The economic gurus from the Terry College of Business at the University of Georgia’s Selig Center for Economic Growth and the Center for Economic Analysis at Middle Georgia State University gave attendees at the Georgia Economic Outlook luncheon a peek into the future, statewide and locally. And in the words of Benjamin Ayers, dean of the College of Business, he had “good” news to report.
On the national level, things aren’t perfect, but are looking better than 2016. Dr. Ayers, quoting from the report said, “The 2.5 percent rate of 2017 GDP growth will be higher than last year’s 1.7 percent, but below the 2.9 percent average of the last 50 years.” He explained that consumers and businesses are expected to spend more; consumers will spend on housing raising that sectors prospects and businesses on equipment and buildings.
The good news for Georgia is that our state’s GDP is looking better than the national average at 3.2 percent, and for all intent, with an unemployment rate below 5 percent, which is considered full employment.
Ayers says the state is looking at a “manufacturing renaissance” and pointed to Georgia being ranked the No. 1 state for doing business by consultants for the fourth consecutive year. But — yes, when economists speak, there is always a “but.” The report warns: “Because Georgia’s economy is inextricably linked to the national economy, the risk of another recession is 35 percent, up from only 25 percent last year. The primary risks likely to trigger a new recession are massive shifts in asset prices (e.g., equities and/or bonds), mistakes in fiscal and/or monetary policies, a much sharper than expected slowdown in China, or a widespread financial panic due to turmoil in the credit markets.”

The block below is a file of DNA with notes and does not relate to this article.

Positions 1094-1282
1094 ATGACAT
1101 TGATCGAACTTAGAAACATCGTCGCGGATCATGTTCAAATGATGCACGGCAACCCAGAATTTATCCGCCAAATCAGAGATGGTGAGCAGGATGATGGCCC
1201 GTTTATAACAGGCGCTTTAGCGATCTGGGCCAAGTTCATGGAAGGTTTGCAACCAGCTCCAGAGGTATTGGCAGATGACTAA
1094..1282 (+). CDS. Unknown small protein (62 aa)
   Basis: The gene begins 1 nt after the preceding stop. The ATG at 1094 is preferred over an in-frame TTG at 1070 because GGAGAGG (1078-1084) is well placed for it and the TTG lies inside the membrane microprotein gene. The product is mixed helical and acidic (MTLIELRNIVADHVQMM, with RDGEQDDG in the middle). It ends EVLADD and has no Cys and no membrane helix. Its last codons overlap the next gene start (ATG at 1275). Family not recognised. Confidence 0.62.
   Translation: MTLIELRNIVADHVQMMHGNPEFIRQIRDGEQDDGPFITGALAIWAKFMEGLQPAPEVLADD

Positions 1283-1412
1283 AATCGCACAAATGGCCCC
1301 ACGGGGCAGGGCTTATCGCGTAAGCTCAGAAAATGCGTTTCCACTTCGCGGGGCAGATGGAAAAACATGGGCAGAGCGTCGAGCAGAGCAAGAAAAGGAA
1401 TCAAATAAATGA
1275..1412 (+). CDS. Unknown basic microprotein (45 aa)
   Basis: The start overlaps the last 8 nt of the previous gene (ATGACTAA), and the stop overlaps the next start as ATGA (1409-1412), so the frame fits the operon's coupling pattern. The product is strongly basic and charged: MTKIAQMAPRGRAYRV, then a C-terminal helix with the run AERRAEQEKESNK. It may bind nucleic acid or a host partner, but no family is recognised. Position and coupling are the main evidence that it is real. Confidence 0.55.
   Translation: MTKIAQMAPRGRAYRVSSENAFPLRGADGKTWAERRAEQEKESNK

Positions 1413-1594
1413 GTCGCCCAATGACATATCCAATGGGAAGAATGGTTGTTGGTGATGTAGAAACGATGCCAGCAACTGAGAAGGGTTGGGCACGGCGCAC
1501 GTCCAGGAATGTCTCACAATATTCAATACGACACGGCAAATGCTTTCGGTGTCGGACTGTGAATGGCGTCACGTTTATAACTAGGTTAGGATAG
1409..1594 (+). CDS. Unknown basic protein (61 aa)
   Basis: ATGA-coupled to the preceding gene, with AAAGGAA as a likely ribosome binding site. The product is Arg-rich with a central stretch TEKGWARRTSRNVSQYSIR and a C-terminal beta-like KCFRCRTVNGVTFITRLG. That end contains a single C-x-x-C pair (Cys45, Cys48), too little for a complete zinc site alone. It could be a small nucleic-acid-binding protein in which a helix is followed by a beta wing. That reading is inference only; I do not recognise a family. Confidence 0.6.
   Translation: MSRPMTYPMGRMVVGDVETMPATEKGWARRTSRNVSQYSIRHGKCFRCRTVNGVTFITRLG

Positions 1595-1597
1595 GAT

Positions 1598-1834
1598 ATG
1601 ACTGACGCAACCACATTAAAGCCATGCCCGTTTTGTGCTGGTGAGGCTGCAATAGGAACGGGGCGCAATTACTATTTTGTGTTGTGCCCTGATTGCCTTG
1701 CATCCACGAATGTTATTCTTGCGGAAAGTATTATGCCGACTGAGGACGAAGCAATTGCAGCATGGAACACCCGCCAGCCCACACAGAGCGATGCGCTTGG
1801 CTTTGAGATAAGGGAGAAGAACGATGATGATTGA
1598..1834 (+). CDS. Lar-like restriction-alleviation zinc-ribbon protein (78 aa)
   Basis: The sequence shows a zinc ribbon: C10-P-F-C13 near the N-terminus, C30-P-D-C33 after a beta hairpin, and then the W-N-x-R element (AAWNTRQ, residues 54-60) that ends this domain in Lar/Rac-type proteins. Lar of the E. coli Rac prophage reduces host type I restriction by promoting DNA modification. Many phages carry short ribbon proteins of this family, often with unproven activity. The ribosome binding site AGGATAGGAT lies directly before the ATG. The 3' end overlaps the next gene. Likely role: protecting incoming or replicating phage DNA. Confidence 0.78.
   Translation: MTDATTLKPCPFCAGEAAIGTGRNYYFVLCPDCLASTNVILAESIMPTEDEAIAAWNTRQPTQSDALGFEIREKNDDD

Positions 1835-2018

What’s going to drive Georgia’s economy? There are several aspects according to the Selig report. Georgia is blessed to have transportation infrastructure — from Hartsfield-Jackson International Airport to the Port of Savannah. From Hartsfield where almost any location in the world is accessible, to goods delivered to the port that can reach most of the United States in a matter of a few days. And the report bears out that Georgia is at very low risk for business disruption due to natural disasters according to FEMA making the state ideal for businesses to locate, not only production facilities, but headquarters.
Other business sectors to watch are the film industry where Georgia is ranked No. 3 behind California and New York in TV and movie production and already contributes $7 billion to the state’s economy annually. Information Technology, Health care and manufacturing are expected to grow.
The report expects the Macon MSA employment to rise by 1.8 percent in 2017, or by 1,900 jobs, and the report names, names of companies planning to add jobs:
▪ First Quality Packaging Solutions
▪ Kumho Tire
And the report states, “Macon’s role as a regional retail trade center will expand in 2017. Its central location makes the area a good place to host statewide meetings or conventions, but the region has yet to fully develop this advantage. ... One potential long-term problem for Macon is that the number of young adults and middle-aged adults is declining.”
In that single paragraph is validation and a challenge. Validation that the decisions to increase the number of hotel and motel beds in the area was a wise one, but that more growth in the hospitality sector, tourism, restaurants, etc., are necessary to take full advantage of our geographic blessing. Trying to hold onto young families and the millennials who grow up here and those who come here for college is a never-ending challenge, one we have to continue to focus on.
If there is a take away from this report it’s that we can’t take anything for granted. Though the stars seem to be aligned for Georgia to have a great year, there is still an air of uncertainty and that’s expressed with the increased chance — 35 percent — of a recession. That’s the one thing in this report no one wants to see come true.